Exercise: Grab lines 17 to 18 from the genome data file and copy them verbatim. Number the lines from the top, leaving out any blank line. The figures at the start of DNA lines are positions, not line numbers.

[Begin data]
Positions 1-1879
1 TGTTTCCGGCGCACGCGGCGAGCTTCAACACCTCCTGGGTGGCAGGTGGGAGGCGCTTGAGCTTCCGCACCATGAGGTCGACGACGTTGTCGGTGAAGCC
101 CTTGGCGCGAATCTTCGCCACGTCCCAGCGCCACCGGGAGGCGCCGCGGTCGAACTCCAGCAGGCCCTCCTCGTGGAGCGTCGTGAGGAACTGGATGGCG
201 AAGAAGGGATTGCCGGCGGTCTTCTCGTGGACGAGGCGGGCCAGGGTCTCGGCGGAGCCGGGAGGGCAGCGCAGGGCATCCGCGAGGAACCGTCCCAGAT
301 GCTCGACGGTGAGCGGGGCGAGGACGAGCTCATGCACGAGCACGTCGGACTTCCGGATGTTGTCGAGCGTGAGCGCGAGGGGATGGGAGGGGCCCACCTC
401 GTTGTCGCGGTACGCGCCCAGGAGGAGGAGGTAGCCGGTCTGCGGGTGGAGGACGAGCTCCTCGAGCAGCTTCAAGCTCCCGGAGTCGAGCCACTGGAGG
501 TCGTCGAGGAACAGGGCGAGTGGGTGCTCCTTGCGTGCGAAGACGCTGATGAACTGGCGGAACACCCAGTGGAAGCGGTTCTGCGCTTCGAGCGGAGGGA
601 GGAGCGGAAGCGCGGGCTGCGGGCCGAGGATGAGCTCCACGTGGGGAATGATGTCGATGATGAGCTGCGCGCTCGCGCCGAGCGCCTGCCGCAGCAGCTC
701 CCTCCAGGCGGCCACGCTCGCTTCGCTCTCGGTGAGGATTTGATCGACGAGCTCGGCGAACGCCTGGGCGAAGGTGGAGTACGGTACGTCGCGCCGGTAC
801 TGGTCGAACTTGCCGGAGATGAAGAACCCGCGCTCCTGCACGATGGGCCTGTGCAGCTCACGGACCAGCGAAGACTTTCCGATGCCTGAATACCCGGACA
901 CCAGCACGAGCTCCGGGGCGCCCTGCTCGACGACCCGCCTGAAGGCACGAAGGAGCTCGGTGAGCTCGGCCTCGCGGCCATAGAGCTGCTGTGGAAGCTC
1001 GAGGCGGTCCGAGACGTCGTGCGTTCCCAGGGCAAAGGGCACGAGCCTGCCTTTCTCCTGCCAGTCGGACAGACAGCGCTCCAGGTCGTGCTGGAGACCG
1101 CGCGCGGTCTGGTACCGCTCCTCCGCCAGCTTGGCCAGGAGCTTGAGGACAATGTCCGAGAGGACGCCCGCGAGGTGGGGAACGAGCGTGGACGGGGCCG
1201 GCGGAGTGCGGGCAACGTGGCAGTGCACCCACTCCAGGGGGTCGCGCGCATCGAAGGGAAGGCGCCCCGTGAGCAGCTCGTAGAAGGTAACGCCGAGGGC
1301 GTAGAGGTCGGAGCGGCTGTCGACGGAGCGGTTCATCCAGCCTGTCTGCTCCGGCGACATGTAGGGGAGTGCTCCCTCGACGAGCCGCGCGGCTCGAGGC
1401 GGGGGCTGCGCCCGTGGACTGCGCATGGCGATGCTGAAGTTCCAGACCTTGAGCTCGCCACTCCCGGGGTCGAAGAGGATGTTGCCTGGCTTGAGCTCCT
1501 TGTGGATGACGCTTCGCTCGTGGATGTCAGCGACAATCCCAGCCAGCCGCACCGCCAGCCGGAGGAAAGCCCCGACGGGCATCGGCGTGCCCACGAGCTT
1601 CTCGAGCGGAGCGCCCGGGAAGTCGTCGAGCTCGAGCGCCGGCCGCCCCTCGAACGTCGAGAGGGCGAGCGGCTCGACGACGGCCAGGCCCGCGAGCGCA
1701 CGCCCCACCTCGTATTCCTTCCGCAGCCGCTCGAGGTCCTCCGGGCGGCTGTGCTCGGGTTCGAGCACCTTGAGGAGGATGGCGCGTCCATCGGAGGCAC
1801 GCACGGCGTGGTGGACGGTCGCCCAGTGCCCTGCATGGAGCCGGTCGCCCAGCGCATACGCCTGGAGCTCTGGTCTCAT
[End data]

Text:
1501 TGTGGATGACGCTTCGCTCGTGGATGTCAGCGACAATCCCAGCCAGCCGCACCGCCAGCCGGAGGAAAGCCCCGACGGGCATCGGCGTGCCCACGAGCTT
1601 CTCGAGCGGAGCGCCCGGGAAGTCGTCGAGCTCGAGCGCCGGCCGCCCCTCGAACGTCGAGAGGGCGAGCGGCTCGACGACGGCCAGGCCCGCGAGCGCA